The placement of elements such that edges line up along common rows or columns, or their bodies along a common center.
The whole point of the alignment principle is that nothing in your slide design should look as if it were placed there randomly. Every element is connected visually via an invisible line. Where repetition is more concerned with elements across a deck of slides, alignment is about obtaining unity among elements of a single slide. Even elements that are quite far apart on a slide should have a visual connection, something that is easier to achieve with the use of grids. When you place elements on a slide, try to align them with another element.
Alignment based on the area of elements versus the edges of elements. With the advent of professional design and engineering software, elements in a design can be aligned with exacting precision. However, the alignment supported by software is based on the edges of elements — including center alignment, which calculates a center based on the edges. This method works well when elements are relatively uniform and symmetrical, but less well when the elements are nonuniform and asymmetrical. In these latter cases, it is preferable to align based on the visual weight or area of the elements, a technique that must be performed using the designer’s eye and judgment. Using edge alignment when area alignment is called for is one of the most common errors in graphic design.
The principle of proximity is about moving things closer or farther apart to achieve a more organized look. The principle says that related items should be grouped together so that they will be viewed as a group, rather than as several unrelated elements. Audiences will assume that items that are not near each other in a design are not closely related. Audiences will naturally tend to group similar items that are near to each other into a single unit.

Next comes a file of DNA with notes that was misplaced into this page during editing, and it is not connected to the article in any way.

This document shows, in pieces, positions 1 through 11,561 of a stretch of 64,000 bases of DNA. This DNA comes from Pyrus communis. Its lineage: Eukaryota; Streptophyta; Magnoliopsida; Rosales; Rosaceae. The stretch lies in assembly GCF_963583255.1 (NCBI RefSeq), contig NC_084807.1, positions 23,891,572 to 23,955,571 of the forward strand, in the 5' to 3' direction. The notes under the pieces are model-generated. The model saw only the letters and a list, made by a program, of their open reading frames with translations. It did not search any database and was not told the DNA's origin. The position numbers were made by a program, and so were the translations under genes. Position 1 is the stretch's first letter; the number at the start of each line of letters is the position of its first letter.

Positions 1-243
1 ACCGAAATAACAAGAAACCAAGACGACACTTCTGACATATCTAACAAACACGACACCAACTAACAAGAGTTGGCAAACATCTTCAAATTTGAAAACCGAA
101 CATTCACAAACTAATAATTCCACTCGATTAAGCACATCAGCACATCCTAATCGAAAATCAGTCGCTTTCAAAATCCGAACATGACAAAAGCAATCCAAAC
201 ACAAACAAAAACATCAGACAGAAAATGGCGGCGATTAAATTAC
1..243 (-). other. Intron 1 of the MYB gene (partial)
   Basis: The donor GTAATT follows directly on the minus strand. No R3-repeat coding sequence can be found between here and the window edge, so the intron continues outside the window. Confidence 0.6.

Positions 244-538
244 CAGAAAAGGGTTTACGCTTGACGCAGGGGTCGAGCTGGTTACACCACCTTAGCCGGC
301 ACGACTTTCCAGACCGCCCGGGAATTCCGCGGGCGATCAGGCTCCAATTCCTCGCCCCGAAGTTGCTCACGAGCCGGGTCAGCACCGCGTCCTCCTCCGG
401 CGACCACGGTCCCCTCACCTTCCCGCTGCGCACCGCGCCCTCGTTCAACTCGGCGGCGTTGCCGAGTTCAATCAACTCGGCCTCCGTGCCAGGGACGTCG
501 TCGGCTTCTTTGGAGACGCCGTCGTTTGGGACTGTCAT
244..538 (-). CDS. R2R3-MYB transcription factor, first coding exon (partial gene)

- Easy for users to dedicated each part job.
- Easy to find/guessing an element location.
- Familiarity, by building a scan pattern template for your users over time.
- Easier for designers to keep consistency through the design.
- Define the weight of an element (importance and priority).
- Rising up the learnability curve.
Comparing two versions of a design to see which performs better against a predetermined goal • A/B testing is an optimization technique that allows you to compare two different versions of a design to see which one gets you closer to a business ob...
Gauging first-impression emotional responses to product and service designs This explores the affective response that different designs elicit from people based on first impressions. Using index cards with positive, neutral, and negative ad...
An interviewing technique that reveals connections between a product’s characteristics and personal values It builds on Means–End Theory, which posits that people make purchasing decisions based on consequences afforded by using the produc...
Desk research is another name for secondary research. Broadly speaking, there are two types of research activity: primary research (where you go out and discover stuff yourself); and secondary research (where you review what other people have done). ...
Cultural probes (or design probes) is a technique used to inspire ideas in a design process. It serves as a means of gathering inspirational data about people's lives, values, and thoughts. Use materials such as postcards, journals, cameras, tex...
A storyboard is a graphic organizer in the form of illustrations or images displayed in sequence for the purpose of pre-visualizing a motion picture, animation, motion graphic, user interactions, or interactive media sequence. A visual nar...